If you’re looking for a place where Republicans are poised to make gains, watch North Carolina. With Democratic Gov. Bev Purdue having no veto over redistricting legislation, the new Republican legislature has full control of the map drawing process. The Tar Heel State is the place where the GOP has the opportunity to gain the largest number of US House seats. With Republicans usually winning the statewide vote, Democrats control the congressional delegation 8-5, and the GOP only pulled to within this number with Renee Ellmers’ upset win over Rep. Bob Etheridge in NC-2. The Republicans’ first priority will be to improve Ellmers’ seat and then look to give several Democratic incumbents more difficult seats. Reps. Mike McIntyre (D-NC-7), Larry Kissell (D-NC-8), Heath Shuler (D-NC-11), and Brad Miller (D-NC-13) could all find themselves in much more competitive political situations under a Republican-drawn map.

Expected to gain four seats, Texas will again attract great redistricting attention. Republicans now enjoy a 23-9 margin in the congressional delegation and it will be hard to exceed this ratio, even when considering the four new seats with which an enlarged GOP legislative majority can play.

Republicans also control the pen in the more Democratic or marginal states of Pennsylvania, Michigan, and Ohio. This helps the GOP dramatically, because each state will lose at least one district. Ohio appears headed for a two-seat reduction. Since the GOP has virtually maximized the size of their representation in at least PA and OH, they will need such power just to protect what they have.

The Democrats will certainly take a loss in Massachusetts, as the Bay State’s 10-member Democratic delegation will be reduced by one seat. This Democratic loss, however, will be offset in Louisiana as the 6-1 Republican line-up will drop to 5-1. The lone Democratic seat, the New Orleans-based 2nd district, enjoys Voting Rights protection and will not be collapsed.

California, which could be a Democratic gain state, and Florida, the site of the best GOP map of the 2001 redistricting cycle, are big question marks. Ballot initiatives created a redistricting commission in California and made stringent map-drawing requirements upon the legislature in Florida, so the current outlook in both states is cloudy.

Much will happen in the coming redistricting year making early 2012 congressional predictions most difficult and unreliable. Those who thought the 2010 cycle was long and grueling haven’t seen anything yet.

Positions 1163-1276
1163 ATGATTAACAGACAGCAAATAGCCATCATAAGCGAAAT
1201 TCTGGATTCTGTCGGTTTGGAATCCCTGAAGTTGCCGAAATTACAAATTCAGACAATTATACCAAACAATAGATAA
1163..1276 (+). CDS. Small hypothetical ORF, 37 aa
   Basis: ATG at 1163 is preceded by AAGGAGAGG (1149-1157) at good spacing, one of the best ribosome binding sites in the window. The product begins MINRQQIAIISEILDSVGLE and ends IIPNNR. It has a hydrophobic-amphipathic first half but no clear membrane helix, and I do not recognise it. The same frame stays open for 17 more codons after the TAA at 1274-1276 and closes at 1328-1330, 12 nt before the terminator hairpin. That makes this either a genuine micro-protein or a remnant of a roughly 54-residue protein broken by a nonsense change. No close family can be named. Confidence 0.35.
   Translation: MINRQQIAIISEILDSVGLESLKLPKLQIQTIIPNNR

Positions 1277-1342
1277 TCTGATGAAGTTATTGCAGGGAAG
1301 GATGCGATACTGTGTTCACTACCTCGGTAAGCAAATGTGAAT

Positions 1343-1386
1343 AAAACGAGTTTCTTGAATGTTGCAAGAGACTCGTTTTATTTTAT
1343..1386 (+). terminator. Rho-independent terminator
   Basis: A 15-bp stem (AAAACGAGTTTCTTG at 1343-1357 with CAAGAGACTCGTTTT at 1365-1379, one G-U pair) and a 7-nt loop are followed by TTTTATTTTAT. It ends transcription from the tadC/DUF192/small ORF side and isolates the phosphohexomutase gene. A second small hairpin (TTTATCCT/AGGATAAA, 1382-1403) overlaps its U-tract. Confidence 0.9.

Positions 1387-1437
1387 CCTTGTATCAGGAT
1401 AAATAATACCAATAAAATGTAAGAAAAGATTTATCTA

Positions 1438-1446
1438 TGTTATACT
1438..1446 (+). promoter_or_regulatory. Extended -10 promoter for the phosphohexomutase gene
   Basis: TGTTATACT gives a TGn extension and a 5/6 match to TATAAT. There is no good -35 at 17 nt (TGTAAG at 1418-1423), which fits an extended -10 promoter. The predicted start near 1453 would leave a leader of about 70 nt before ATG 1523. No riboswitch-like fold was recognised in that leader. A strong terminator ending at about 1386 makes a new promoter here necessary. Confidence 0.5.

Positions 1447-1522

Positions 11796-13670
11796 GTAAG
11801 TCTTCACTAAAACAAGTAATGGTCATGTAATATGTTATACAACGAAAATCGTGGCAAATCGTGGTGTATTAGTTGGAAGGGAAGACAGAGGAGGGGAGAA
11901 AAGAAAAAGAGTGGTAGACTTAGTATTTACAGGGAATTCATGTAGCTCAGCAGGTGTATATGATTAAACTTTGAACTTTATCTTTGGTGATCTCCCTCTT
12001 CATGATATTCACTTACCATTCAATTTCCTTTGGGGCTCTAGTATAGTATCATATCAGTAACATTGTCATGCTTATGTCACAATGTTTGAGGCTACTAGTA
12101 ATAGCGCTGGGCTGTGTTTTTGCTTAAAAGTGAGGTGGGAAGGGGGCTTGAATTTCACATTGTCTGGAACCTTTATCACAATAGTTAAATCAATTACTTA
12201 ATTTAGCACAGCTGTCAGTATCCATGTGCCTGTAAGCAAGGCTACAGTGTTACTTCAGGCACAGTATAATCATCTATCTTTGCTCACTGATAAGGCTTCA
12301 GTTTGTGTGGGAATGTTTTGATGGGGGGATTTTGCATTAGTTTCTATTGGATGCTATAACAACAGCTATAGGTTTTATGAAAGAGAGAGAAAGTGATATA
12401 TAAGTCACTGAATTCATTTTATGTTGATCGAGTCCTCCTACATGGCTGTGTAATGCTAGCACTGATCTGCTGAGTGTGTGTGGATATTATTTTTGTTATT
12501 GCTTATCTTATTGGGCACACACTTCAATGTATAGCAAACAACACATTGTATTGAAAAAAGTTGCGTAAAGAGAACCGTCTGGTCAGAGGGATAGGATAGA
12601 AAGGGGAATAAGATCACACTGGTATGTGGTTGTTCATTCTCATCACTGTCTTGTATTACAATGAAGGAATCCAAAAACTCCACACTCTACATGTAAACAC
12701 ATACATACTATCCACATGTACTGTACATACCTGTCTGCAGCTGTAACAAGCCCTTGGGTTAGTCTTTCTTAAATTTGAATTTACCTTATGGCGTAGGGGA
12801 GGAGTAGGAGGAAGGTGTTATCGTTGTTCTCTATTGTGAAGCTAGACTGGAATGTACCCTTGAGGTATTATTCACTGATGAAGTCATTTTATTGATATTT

The Last Re-Cap

As you know, tomorrow is Election Day and the 2010 cycle will soon be at a close, more than likely entering the history books as a defining vote to alter direction in public policy. While Democrats will likely hold onto the Senate by a vote or two, Republicans do appear positioned to regain control of the House of Representatives – but the size of the assumed new majority remains a question. The GOP also looks to hit or break the number 30 in gubernatorial offices held. The party may also control a record number of state legislative chambers when the sun rises on November 3rd.

In the Senate, the late trends favor Democrats in Connecticut (Richard Blumenthal) and West Virginia (Joe Manchin). Illinois remains too close to call between Rep. Mark Kirk (R-IL-10) and state Treasurer Alexi Giannoulias (D). Incumbent Democrats appear to be headed for close victories in California (Sen. Boxer) and Washington (Sen. Murray), but neither can be rated as secure just one day before the final voting.

Republicans look strong in all of their open seats, especially with Rand Paul pulling away from Attorney General Jack Conway in Kentucky. Alaska has turned into a debacle, with GOP nominee Joe Miller’s campaign deteriorating daily. The question remains as to whether Sen. Lisa Murkowski can win re-election as a write-in candidate. It is unlikely that Democrat Scott McAdams will benefit from enough of a GOP split and pull through with a win. Late trends appear to favor the Republican candidates in Pennsylvania (Pat Toomey), Colorado (Ken Buck), and Nevada (Sharron Angle). Four Democratic states are headed the Republicans’ way: Arkansas (Rep. John Boozman defeating Sen. Blanche Lincoln), Indiana (former Sen. Dan Coats returning), North Dakota (Gov. John Hoeven succeeding Sen. Byron Dorgan), and Wisconsin (Ron Johnson unseating Sen. Russ Feingold).